2. Absolutely do not open the lid once the baking cycle has started. This can cause the dough to collapse (from the sudden heat temperature change) and the bread will be heavy and dense. 
Nutrition Facts
Bread Recipe for Bread Maker
Amount Per Serving
Calories 219 Calories from Fat 54
% Daily Value*
Fat 6g9%
Sodium 236mg10%
Potassium 64mg2%
Carbohydrates 35g12%
Fiber 1g4%
Sugar 1g1%
Protein 5g10%
Calcium 8mg1%
Iron 2.1mg12%
* Percent Daily Values are based on a 2000 calorie diet.

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Marina | Let the Baking Begin

Welcome to Let the Baking Begin! I'm Marina and my love and passion for eating only the most delicious foods drive me to share that love here on Let the Baking Begin (since 2009). With over 20 years of experience in the kitchen, you know the recipes are tested and retested until perfect. I'm so happy to have you here. Enjoy! Read more...

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  • Dee Dee Krebs

    This is the second time to use this receipe. Once again, after waiting patiently for my bread to be done, to my disappointment, the bread rose and fell. The dough fell out of the container. What went wrong?

    · Reply
    • Hi Dee Dee,

      It sounds like the bread is removed before it has a chance to completely cook through. Here’s what I would do:
      1. check and make sure you’re using a 2 lb bread setting. If you’re using a 1 lb bread setting and baking a 2 lb loaf it might not have enough time to complete baking.
      2. make sure that your bread maker bread container is capable of fitting a 2 lb loaf and is not instead a 1 lb loaf capacity.
      3. Check and make sure you’re using 2 teaspoons of yeast as opposed to 2 tablespoons of yeast which will expand the dough unnecessarily large, and it will deflate after being removed since there’s not enough gluten structure to support that much expansion.
      4. while the bread is being kneaded (in the first 10 minutes) make sure that the dough forms a soft, round ball. If it does not and instead looks very loose, add a little bit more flour at a time until it has formed into a dough ball.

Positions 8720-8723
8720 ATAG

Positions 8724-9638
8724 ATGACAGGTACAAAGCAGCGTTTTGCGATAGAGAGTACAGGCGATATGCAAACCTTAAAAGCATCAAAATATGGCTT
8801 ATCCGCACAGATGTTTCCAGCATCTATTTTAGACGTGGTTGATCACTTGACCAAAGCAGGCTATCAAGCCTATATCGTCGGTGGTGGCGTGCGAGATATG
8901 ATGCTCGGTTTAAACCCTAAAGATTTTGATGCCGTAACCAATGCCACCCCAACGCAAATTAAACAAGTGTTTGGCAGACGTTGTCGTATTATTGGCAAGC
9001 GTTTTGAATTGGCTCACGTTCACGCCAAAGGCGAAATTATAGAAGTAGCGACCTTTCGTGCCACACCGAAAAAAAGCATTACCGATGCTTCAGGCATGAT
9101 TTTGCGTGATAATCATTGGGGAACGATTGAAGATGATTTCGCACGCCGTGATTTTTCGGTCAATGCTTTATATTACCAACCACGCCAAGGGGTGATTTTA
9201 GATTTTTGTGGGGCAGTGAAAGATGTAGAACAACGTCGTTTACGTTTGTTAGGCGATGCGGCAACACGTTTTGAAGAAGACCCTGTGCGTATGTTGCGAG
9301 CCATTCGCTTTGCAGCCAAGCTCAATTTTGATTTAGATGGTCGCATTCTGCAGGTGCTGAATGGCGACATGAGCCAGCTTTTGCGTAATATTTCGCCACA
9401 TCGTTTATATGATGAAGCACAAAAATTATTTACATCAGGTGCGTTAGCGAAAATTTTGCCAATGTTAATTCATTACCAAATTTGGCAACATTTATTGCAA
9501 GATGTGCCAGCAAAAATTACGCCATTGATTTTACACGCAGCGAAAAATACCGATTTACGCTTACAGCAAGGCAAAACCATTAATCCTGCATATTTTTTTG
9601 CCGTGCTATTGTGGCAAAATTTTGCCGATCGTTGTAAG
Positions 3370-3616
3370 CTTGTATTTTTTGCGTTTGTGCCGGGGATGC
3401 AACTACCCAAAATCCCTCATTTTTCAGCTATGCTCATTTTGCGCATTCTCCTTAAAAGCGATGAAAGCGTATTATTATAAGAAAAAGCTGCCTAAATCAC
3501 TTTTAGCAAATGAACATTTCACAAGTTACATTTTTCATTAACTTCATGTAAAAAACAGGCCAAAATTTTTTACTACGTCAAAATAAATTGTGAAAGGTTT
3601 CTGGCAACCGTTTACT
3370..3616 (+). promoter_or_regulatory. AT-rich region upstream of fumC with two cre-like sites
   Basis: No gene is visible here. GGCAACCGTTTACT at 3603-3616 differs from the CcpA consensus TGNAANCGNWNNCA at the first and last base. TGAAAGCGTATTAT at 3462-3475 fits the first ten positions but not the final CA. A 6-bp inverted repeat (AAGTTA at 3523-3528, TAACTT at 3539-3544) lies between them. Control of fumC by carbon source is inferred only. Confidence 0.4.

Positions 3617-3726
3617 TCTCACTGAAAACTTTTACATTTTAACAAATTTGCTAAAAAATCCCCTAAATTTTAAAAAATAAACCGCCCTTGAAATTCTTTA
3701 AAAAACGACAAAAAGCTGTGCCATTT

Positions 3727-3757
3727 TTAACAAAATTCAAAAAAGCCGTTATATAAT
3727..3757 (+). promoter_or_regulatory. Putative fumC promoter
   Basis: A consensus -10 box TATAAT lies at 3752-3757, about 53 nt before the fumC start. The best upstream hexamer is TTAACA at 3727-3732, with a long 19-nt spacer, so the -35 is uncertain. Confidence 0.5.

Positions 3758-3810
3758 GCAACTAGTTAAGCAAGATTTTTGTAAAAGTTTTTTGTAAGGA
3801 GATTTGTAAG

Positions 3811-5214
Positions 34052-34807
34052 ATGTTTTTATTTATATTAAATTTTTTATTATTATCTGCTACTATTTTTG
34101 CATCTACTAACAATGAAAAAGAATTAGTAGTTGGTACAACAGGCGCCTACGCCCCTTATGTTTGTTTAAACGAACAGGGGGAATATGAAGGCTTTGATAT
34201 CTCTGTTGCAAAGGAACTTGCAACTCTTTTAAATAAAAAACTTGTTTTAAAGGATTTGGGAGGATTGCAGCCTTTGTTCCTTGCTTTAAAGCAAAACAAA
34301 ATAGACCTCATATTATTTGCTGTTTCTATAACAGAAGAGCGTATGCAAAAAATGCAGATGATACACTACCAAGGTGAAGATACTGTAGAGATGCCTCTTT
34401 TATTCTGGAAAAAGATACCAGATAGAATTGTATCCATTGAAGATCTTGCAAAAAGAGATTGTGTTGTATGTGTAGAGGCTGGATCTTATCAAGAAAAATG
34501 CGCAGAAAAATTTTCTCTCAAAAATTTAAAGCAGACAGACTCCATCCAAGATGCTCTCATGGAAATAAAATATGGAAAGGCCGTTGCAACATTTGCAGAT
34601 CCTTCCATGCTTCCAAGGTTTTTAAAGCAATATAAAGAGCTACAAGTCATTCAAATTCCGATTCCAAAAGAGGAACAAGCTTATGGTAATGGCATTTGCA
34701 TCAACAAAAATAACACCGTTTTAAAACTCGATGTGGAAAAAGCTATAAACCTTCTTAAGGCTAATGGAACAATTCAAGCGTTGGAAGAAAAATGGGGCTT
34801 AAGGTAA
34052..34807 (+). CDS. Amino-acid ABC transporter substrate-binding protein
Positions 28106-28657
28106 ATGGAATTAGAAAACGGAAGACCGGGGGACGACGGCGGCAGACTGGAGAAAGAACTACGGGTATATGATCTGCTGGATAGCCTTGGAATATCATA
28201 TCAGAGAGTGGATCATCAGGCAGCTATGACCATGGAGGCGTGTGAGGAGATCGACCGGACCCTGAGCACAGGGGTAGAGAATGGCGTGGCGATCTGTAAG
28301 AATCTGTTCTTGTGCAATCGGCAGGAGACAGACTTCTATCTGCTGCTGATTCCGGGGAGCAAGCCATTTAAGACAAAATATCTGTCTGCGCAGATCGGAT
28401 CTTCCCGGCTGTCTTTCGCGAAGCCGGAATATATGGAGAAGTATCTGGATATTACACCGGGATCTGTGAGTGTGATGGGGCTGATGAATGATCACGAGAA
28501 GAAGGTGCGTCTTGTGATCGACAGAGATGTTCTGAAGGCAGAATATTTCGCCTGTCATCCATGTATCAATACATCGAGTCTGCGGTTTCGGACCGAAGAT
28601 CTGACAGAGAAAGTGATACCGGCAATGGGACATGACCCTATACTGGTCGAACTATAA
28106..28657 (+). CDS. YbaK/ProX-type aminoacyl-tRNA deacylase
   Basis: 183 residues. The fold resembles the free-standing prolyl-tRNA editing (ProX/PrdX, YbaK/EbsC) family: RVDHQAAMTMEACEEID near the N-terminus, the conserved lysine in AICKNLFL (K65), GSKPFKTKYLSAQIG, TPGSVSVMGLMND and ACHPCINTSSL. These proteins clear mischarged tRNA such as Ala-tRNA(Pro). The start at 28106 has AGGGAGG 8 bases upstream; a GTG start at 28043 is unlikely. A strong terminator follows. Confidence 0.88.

Hope these tips will help you to bake a nice loaf of bread next time!

      · Reply
  • Isabel de Klerk

    Awesome recipes.
    Live them.

    · Reply
  • Marlene

    I’m a little confused. I always thought you were not supposed to mix the yeast near the salt, as salt kills the yeast. Are we to put the ingredients in this order, or in the order recommended by the bread maker manufacturer?

    · Reply
    • You can do either/or, but you will not see much of a difference since the yeast is dry and it doesn’t get activated until it gets wet by the water.

      · Reply
  • Alla

    I don’t have a bread machine but have KitchenAid mixer and I followed your recipe portions. Bread came out fantastic! Thanks so much! I let yeast rest for a few minutes in the warm water (Actually added a splash of milk too) and then slowly added it to the half of the flour and then mixed in the rest. Kneaded for a few minutes, rested for an hour (until doubled in size), punched a bit and formed the loaf, let it rest for another hour in the loaf dish. Baked 15 minutes at 400F and then 30 minutes at 350F. Cooled down completely! Very very good sandwich bread!

    · Reply
  • northernpointoflife

    Just made it. I used 2 tbs. Of coconut oil and 2 tbs. Of fresh ground flax seed instead of oil. Turned out perfect.

    · Reply
  • Rose

    Wow! Thank you! I’ve followed this recipe 3 times with excellent results! I don’t know how many recipes I’ve been through just to get a decent loaf of bread. This one is so flavorful, moist, and perfect for our sandwiches or bread as a side for our dinner. Thank you for posting this recipe!

    · Reply
    • That’s great Rose! Our family has been using this recipe for the last 14 years and we love it just as much! Thanks for your feedback!

      · Reply
  • ERica

    Do you use bread flour or all-purpose flour?

    · Reply
    • I only use all purpose flour 🙂

      · Reply
  • Lena

    Hi,
    Is this recipe for 1.5 or 2 pound loaf? Also what setting should I choose on my machine – French bread or basic?
    Thanks! Yours looks so fluffy mine is always dense, I do sift the flour but nothing helps no matter what. I want to try your recipe…

    · Reply
    • Hi Lena,

      If your bread always comes out dense it is most likely not the recipe, but your flour or yeast. To find out if your yeast is still active, add the yeast that the recipe calls for and 1/2 cup of water from the overall amount and the sugar. Stir and let sit for 5 minutes. If it has not doubled or tripled in size, your yeast is old and you need to buy fresh ones. There have been instances where I bought old yeast, so make sure to check your freshly-bought yeast as well. Another thing that could cause a dense loaf is not very good quality flour. I’ve had trouble with this one as well. There was a year when all the Canadian flour (which is deemed the best) was producing very heavy and dense breads. Since the same recipe was producing good loaves before, I knew that it was caused by the flour and not the recipe.

      The given recipe is for a 2 lb loaf. I use the french bread setting.
      Hope this helps 🙂

      · Reply